By Arianna Puopolo
City on a Hill Press Editor
After suffering extensive budget cuts campuswide, UC Santa Cruz is feeling the squeeze as every academic unit tightens the belt another notch. The most recent casualty of the budget is a library service, the existence of which is considered imperative for many faculty members.
The document delivery service, which makes research more feasible for faculty with time constraints or physical impairments by delivering requested documents to faculty mailboxes, will end with the quarter.
After finalizing their decision to dissolve the service, campus librarians Ginny Steel and Elizabeth Cowell met a show of resistance from staff and faculty.
The issue is especially complicated due to the fact that the decision was reached in what many consider to be complete disregard for a precedent of shared governance.
“The bigger story,” Bill Domhoff, professor emeritus said, “is if the library has failed to consult with that Committee [of the Libraries], they have violated shared governance.”
Domhoff uses the service often for his research in the social sciences.
Due to budget cuts, the library has reduced working hours and employment. According to the librarians, there are currently 12 vacant positions at the library, and no money to fill them.
To avoid cutting more hours, the librarians said, document delivery was eliminated.
“We wanted to balance the cuts among all of our users,” said assistant librarian Cowell.
She and head librarian Steel agree that the decision is justified in light of the new budget.
“It’s a very rare luxury service,” Cowell said. “In hard budget times, perks go away.”
However, the implications of terminating this program could include creating inaccessibility and inconvenience for physically limited faculty members.
The Academic Senate’s Committee of the Libraries (COL) is a body of governance that exists to consult with the administration and represent faculty interests.
Earth and planetary science professor Elise Knittle serves as chairperson.
“On our campus, as on all UC campuses, the academic senate and the administration try to work together on a system we call shared governance,” Knittle said.
In the case of document delivery, the library did not consult with the committee before making a decision.
The lack of consultation with the committee struck a nerve for many faculty and committee members.
“Normally I would expect, I would hope, that the library would feel it necessary and appropriate to consult with the committee of the libraries,” Knittle said.
COL member and associate professor of history Brian Catlos is an avid user of the document delivery service and advocate of its preservation.
Catlos was concerned about the library’s decision to act without consulting the COL.
“We were simply told that this was happening and we’d better deal with it, and it’s completely inappropriate for the library to behave that way,” he said.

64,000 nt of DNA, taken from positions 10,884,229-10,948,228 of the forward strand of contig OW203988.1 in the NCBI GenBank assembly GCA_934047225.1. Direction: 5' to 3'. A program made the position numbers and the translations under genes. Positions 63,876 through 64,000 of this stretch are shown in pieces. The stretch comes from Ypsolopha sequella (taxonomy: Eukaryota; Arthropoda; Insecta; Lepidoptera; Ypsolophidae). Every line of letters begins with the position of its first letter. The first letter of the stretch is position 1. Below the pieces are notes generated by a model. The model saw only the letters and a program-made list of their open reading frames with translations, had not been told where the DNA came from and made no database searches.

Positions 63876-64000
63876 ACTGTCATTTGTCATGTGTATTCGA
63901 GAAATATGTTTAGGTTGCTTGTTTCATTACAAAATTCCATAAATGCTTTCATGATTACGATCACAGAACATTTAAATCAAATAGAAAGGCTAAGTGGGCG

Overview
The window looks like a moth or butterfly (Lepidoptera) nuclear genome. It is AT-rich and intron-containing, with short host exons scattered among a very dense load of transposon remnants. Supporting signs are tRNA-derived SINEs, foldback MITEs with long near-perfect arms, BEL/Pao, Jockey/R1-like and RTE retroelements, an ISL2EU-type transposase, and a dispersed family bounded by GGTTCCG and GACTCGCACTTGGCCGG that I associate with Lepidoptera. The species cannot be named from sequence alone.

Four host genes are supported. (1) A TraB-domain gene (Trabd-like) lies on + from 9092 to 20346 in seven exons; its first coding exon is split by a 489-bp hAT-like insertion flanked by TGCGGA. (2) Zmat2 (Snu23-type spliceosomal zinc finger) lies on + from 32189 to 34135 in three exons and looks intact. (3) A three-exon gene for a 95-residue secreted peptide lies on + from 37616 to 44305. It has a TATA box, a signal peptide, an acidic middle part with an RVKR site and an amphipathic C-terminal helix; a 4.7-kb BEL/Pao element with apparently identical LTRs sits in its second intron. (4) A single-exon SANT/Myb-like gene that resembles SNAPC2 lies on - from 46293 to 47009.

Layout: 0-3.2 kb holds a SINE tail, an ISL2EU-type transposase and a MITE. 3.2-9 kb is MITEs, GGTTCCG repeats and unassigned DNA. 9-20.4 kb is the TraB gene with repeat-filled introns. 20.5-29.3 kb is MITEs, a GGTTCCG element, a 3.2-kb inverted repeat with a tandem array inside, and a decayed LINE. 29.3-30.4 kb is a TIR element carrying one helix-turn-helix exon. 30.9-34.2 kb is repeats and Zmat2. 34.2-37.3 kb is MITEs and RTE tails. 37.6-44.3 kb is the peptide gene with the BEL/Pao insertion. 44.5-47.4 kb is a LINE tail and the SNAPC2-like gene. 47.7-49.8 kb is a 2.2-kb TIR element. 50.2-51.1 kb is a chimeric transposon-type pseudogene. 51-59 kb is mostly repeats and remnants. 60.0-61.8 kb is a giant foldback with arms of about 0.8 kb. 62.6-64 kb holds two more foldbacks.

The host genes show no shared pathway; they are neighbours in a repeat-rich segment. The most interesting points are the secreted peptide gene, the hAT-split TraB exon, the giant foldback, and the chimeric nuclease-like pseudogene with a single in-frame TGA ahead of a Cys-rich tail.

The dissolution of document delivery was first announced at a Jan. 27 meeting, when assistant head of access services Sarah Troy met with a few members of COL.
Sources from COL recollect that “COL discussed the cancellation announcement during the Jan. 27 [meeting] and expressed our opinion that, if there was ever an issue that might require consultation between the library and COL, this was it. Sarah [Troy] seemed clear that the decision was made.”
Although the library projects that the dissolution of the service will save them $40,000, Catlos said that the extent to which faculty would be inconvenienced makes the decision inequitable.
However, both Cowell and Steel insist that the number of faculty who currently use the service are a minority.
Steel cited campus statistics, saying that there are 5,537 people eligible for the service and, according to library records, less than 200 people regularly make requests each year.
The library receives a total of 3,000 requests annually.
“It’s not intended to be a value judgment,” Cowell said. “There was no attempt to say that the library is more valuable than faculty.”
Deanna Shemek, Cowell co-provost and literature professor, is another benefactor of the service. She is also skeptical about the legitimacy of this decision.
“[Document delivery] was money very well spent given the value of faculty time,” Shemek said. The dissolution of the service “is a denigration of the value of faculty time,” she said.
Domhoff said that, in addition to disrespecting shared governance, cutting the document delivery service compromises the campus’s capacity to facilitate research.
“[It’s] a seemingly small thing that hits at the heart of research for the social sciences and humanities,” Domhoff said.
Still, the way the decision was made is only part of the conflict, as many are concerned about the ability of the library’s most mature patrons to access the site.
However, Cowell promised that the library is working toward increasing accessibility.
“In terms of solutions we can provide,” she said, “we’re having to advocate for physical changes as far as parking layout.”
Despite these promises, many of those affected by document delivery’s elimination remain unsettled by the inconvenience the absence of the service will cause. A primary concern is the ability of geriatric faculty to access the library.
“They are going to be effectively shut out from the library even if they provide two or three more parking spaces,” Catlos said.
The dissolution of the document delivery service is not a solution to the budget problem, Knittle said. Instead of eliminating a cost, it reallocates the responsibility to the faculty.
“While you can pose it as a luxury service to the users, it is another shift of work to faculty that takes away time from their teaching and research,” she said. “The larger issue for many people who work here is that one unit’s budget cut becomes another unit’s problem.”
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